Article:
‘Terrible Twos’. A phase all too common among parents and perhaps one of the more gut twisting conversation mothers might discuss about.
But what exactly is ‘Terrible Twos’? Well when a child goes pass the infancy stage to the pre-symbolic stage, there are many changes taking place in their brain and behaviour.
From being an angel, to what is more commonly known as ‘Terrible Twos’.
Well this is mainly a transition stage as your child goes through to toddlerhood. But what exactly is the cause of parents’ frustration during this phase? We all love our children, but sometimes, the ‘Terrible Twos’ stage puts us at our wits ends. How do we help ourselves? Is this simply just a ‘Terrible’ phase as it is called.
Continue reading Child Development Phase – ‘Terrible Twos’
Visual skills are important as it can affect an individual’s ability to excel in reading, learning, sports, and in day-to-day activities. We will be touching on one component: Visual Discrimination.
Visual discrimination is a component of visual skills. It is the ability of the individual to distinguish and identify subtle differences, be it in words, shapes, size or patterns or colours. Another easier explanation is how attentive an individual is to details.
Continue reading My Child is Careless – Visual Skills (Visual Discrimination)
While we place emphasis on keeping our mind active and fired up, not all brainy activities must be carried out within the vicinity of the classroom or computer programme. More often than not, we can train our minds on the go. Continue reading Brain Training On the Go!
All Work & No Play Makes Jack a DULL BOY.
This is most certainly true for most people but people have different takes on what is suitable for PLAY.
There are perspectives on how traditional play does not encompass the electronic tools of today, while others believe that play equates to outdoor activities. There is also the group that believes that play should be education and the group who believes that play is simply activities that brings joy to the individual.
Continue reading Brain Boost Play – Of Dots, Blocks and Boxes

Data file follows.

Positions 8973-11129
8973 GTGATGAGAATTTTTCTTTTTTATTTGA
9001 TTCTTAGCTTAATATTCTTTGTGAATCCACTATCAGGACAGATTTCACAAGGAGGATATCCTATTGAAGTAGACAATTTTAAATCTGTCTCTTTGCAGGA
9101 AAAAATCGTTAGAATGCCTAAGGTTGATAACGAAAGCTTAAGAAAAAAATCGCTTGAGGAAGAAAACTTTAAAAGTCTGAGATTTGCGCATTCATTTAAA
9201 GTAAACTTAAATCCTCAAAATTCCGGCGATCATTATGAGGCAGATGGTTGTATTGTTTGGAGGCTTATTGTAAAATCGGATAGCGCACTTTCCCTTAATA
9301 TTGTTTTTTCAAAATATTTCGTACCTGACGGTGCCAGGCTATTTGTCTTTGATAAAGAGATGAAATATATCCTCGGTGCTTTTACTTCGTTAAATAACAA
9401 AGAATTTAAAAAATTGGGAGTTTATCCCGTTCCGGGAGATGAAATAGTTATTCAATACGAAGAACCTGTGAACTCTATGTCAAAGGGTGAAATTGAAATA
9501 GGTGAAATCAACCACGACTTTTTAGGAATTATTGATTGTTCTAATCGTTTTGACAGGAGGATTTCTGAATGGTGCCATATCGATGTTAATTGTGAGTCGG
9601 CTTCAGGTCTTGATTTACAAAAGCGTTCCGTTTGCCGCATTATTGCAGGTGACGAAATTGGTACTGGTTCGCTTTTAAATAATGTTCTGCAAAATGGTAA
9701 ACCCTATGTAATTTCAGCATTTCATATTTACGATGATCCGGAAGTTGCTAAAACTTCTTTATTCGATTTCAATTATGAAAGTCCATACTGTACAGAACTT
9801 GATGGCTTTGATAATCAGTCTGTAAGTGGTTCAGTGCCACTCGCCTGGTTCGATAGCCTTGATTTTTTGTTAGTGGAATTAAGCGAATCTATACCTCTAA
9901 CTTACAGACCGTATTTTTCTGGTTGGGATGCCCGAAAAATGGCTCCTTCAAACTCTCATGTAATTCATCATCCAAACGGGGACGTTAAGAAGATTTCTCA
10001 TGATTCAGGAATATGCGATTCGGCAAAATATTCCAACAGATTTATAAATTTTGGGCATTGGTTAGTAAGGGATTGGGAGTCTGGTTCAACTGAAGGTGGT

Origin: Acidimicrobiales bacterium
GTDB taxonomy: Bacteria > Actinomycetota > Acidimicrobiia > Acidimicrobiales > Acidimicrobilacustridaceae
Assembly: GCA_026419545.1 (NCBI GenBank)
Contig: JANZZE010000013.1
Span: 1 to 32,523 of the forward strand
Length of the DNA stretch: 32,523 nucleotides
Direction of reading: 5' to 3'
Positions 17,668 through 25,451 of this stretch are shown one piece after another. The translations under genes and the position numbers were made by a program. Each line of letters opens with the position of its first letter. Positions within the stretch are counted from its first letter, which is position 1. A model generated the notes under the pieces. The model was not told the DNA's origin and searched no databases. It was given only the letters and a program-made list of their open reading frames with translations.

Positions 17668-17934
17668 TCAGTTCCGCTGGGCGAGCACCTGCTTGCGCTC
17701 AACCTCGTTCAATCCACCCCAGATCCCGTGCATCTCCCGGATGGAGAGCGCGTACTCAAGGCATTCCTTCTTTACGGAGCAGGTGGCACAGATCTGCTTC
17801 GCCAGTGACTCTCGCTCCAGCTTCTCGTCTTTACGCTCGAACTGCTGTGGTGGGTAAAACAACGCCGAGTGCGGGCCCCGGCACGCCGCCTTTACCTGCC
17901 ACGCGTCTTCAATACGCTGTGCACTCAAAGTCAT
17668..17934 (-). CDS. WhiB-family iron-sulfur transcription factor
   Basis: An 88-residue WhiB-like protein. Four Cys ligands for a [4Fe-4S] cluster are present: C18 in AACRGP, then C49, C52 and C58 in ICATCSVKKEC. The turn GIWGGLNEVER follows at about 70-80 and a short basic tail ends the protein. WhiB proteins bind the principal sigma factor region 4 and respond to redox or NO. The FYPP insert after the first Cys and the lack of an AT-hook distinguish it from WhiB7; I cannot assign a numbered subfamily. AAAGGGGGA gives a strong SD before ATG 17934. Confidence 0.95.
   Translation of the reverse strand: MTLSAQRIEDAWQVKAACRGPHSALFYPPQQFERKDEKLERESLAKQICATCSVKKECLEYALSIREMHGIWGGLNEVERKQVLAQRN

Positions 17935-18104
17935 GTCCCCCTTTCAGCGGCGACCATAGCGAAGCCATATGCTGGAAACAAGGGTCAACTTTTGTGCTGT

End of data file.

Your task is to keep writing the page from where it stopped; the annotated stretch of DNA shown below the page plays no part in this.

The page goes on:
I’m sure most of us have heard of our eyes being the window to our soul. But did you also know that our eyes are the window to learning? 80% of a child’s learning comes through the eyes (Prairie Vision Center, n.d.). That is to say, the majority of us learn by looking.
Reading is a task that relies heavily on visual skills. Children would need good visual skills to be able to read though a long passage at the same time understanding the information presented.
Answering Math questions relies on visual skills too. Being able to read 6 + 2 as 6 +2 and not 9 + 2 requires the ability to discriminate between numbers. Problem sums is an area in Math that requires the child to read and comprehend the question before being able to answer them. Many times, children dread this component because lack adequate visual skills.
Learning Chinese characters requires a great deal of visual skills to be able to discriminate between similar characters. To understand a Chinese passage and to answer comprehension questions accurately, the child has to first be equipped with visual skills that would help him/her “get pass” the chunk of Chinese words.
In Science, we learn to classify things around us. Classification can only take place when the child knows the properties or characteristics of the things. For example, reptiles are distinguished by their dry scaly skin while birds have feathers. Children have to see the skin textures to understand what “dry scaly skin” is like.
Suffice to say, visual skills are very important for learning.
Therefore, before we start drilling more books and such to improve reading skills, you might consider practicing visual skills.
We have compiled a list of activities and resources (found online) that would help to improve your child’s visual skills.
- Line Tracking (Similar activity can be carried out by drawing the lines for your child)
- Flitting Butterfly (Do this activity for no more than 3 minutes. You can challenge your child by adding 10 seconds after each session, starting with 30 seconds)
- Maze Craze (An interactive activity that teaches Science and uses visual skills)
- Letter Match (Suitable for younger children, aged 5 to 6, to learn to discriminate between letters)
- Learning how to draw (Learning to draw by following step by step instructions help to improve the child’s visual skills)
Hope you would find these useful!